In this lesson we will cover the conjugation of ser, an irregular Spanish verb. Additionally, we will look at its most frequent uses.
Ser can be used when discussing permanent states or characteristics of people or things, for instance “water is wet”.
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Ser is one of those irregular Spanish verbs that doesn’t follow a clear pattern like other regular -ar, -er and -ir verbs do, making conjugating ser more complicated than regular verbs such as estar or ir. But don’t fret: There are ways to remember and conjugate ser more quickly over time! With practice comes easier conjugation!
General speaking, ser is used to refer to permanent traits or characteristics; for example: “To be a country”; or, “The April 3rd event was significant”. You might also use it when discussing when events take place – for instance: “La conferencia tendra lugar a las siete de la noche”.
Becoming familiar with conjugating ser requires understanding that it can also be used in the present subjunctive tense, which describes hypothetical situations and can often be used to express desires or wishes – for instance “Yo quiero ser un nio” (“I wish to become a child”) and “El proyecto de clases se realizara a las siete” (“the class will start at seven”).
Finally, ser in the future subjunctive can also be used to describe possible scenarios that may come about in the future – for instance: “Yo espero que se sirva a los estudiantes” (I hope that the school serves its students well).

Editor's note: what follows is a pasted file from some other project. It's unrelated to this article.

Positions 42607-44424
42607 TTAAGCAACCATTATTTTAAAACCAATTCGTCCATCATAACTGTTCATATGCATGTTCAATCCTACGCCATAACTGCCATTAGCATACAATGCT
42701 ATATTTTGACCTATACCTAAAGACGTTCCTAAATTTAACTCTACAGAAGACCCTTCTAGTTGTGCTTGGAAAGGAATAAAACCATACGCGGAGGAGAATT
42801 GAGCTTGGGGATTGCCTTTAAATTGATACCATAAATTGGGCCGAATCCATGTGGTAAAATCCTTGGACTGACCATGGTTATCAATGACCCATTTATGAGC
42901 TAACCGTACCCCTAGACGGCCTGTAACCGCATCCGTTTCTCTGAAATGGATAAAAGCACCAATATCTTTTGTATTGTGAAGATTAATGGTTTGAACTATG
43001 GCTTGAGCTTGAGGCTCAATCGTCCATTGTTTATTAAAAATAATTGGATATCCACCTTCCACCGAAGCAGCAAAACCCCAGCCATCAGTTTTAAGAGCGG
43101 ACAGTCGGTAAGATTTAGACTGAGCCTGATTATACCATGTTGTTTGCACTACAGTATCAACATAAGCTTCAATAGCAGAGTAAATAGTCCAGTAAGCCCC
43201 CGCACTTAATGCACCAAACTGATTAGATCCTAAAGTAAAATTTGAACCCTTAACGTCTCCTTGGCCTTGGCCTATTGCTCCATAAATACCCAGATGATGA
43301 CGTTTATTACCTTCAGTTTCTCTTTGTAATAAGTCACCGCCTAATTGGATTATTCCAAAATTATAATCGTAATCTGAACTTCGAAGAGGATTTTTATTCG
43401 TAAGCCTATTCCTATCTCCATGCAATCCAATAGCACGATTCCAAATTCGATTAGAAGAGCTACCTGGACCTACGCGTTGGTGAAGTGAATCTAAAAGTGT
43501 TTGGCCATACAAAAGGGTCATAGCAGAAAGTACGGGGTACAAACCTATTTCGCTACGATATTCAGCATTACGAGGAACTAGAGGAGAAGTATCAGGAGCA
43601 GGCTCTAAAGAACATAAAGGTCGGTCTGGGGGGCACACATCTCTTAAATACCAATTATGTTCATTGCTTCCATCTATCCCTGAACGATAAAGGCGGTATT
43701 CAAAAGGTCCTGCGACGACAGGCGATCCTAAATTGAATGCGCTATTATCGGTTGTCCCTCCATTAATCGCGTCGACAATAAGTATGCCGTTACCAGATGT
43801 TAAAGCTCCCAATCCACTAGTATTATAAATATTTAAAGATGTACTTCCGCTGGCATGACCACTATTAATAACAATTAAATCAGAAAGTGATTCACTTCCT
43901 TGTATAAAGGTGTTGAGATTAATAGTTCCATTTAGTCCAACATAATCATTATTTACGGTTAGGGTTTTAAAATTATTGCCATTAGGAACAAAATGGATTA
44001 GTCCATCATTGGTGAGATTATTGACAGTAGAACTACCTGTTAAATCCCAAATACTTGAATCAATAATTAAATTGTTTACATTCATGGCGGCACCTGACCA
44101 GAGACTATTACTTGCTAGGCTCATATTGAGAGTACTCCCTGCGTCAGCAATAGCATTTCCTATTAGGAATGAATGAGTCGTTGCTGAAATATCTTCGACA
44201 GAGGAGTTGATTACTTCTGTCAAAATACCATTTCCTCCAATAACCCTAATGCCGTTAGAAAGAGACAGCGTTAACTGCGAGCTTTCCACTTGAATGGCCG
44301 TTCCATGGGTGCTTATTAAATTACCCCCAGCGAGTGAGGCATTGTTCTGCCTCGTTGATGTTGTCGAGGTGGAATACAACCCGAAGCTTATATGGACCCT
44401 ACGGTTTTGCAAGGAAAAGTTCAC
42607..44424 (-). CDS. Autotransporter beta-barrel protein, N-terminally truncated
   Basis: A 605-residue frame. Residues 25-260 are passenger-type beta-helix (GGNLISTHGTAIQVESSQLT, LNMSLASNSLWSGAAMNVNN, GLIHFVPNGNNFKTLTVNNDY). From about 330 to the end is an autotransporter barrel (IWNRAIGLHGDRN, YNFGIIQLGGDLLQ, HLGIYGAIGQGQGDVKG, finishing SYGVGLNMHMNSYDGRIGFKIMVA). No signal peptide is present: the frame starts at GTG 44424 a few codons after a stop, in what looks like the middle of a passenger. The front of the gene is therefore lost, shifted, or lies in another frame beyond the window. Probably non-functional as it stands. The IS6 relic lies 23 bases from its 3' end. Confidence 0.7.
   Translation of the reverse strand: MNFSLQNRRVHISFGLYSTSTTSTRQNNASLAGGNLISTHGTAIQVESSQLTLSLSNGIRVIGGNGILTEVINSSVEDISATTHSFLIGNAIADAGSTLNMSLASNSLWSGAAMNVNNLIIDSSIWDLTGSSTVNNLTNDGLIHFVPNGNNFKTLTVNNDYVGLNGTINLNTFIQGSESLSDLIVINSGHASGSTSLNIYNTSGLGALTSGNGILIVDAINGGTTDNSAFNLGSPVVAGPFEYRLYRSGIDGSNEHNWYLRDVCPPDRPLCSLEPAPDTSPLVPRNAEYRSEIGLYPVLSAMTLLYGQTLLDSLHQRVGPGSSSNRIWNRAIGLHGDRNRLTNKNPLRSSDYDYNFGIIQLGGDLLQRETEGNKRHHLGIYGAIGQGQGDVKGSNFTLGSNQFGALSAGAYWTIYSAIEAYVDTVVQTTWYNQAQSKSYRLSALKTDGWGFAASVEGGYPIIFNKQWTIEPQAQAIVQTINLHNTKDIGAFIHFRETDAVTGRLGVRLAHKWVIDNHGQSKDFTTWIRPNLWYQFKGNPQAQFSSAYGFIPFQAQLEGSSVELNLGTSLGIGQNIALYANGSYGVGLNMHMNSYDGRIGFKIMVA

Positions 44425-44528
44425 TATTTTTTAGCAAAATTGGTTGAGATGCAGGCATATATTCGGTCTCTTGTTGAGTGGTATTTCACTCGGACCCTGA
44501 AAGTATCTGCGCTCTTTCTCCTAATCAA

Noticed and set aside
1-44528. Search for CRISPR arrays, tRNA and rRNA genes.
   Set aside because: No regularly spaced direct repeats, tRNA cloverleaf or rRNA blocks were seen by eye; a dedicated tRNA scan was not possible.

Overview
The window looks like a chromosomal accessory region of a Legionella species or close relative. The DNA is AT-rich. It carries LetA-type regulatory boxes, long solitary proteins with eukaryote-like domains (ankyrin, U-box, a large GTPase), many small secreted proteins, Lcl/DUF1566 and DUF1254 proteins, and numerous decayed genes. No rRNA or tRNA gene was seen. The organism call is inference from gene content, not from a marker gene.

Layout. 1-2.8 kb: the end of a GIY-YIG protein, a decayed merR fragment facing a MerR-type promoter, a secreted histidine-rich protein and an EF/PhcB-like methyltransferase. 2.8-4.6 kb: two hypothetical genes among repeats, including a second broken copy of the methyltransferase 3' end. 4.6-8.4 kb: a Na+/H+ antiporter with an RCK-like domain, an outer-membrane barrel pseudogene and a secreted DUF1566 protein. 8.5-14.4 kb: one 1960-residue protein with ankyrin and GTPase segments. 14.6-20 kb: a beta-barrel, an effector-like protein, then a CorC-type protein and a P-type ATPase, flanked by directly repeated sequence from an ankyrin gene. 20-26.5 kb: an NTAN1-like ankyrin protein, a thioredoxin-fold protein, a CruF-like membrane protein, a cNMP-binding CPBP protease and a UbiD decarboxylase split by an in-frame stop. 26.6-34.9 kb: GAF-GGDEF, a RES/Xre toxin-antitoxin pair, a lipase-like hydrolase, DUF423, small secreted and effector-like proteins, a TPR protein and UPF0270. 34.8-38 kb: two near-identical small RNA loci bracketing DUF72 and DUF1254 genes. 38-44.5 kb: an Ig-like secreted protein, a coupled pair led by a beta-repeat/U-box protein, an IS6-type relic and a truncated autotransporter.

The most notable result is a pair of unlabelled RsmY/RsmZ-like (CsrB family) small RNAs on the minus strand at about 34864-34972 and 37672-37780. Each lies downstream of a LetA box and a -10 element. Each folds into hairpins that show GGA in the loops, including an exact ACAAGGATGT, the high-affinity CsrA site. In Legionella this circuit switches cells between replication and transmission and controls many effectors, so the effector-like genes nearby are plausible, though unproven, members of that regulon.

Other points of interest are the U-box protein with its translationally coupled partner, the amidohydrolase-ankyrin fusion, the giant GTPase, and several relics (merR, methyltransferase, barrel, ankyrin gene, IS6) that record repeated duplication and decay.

There are two groups of compound tenses for ser: those using haber or estar as helping verbs. Let’s examine each of these tenses separately:
Past tense of ser is “es (pronounced “says”)”). To conjugate in this tense, you will need to know the rules for conjugating regular Spanish verbs in preterite tense (preterite form). Fortunately, this should be relatively straightforward with most regular verbs; simply memorizing their new stems and endings when conjugating their preterite conjugations is usually sufficient. Regular verbs may prove more challenging; study a chart or practice conjugating other verbs with native speakers until you become fluent enough with other conjugations patterns!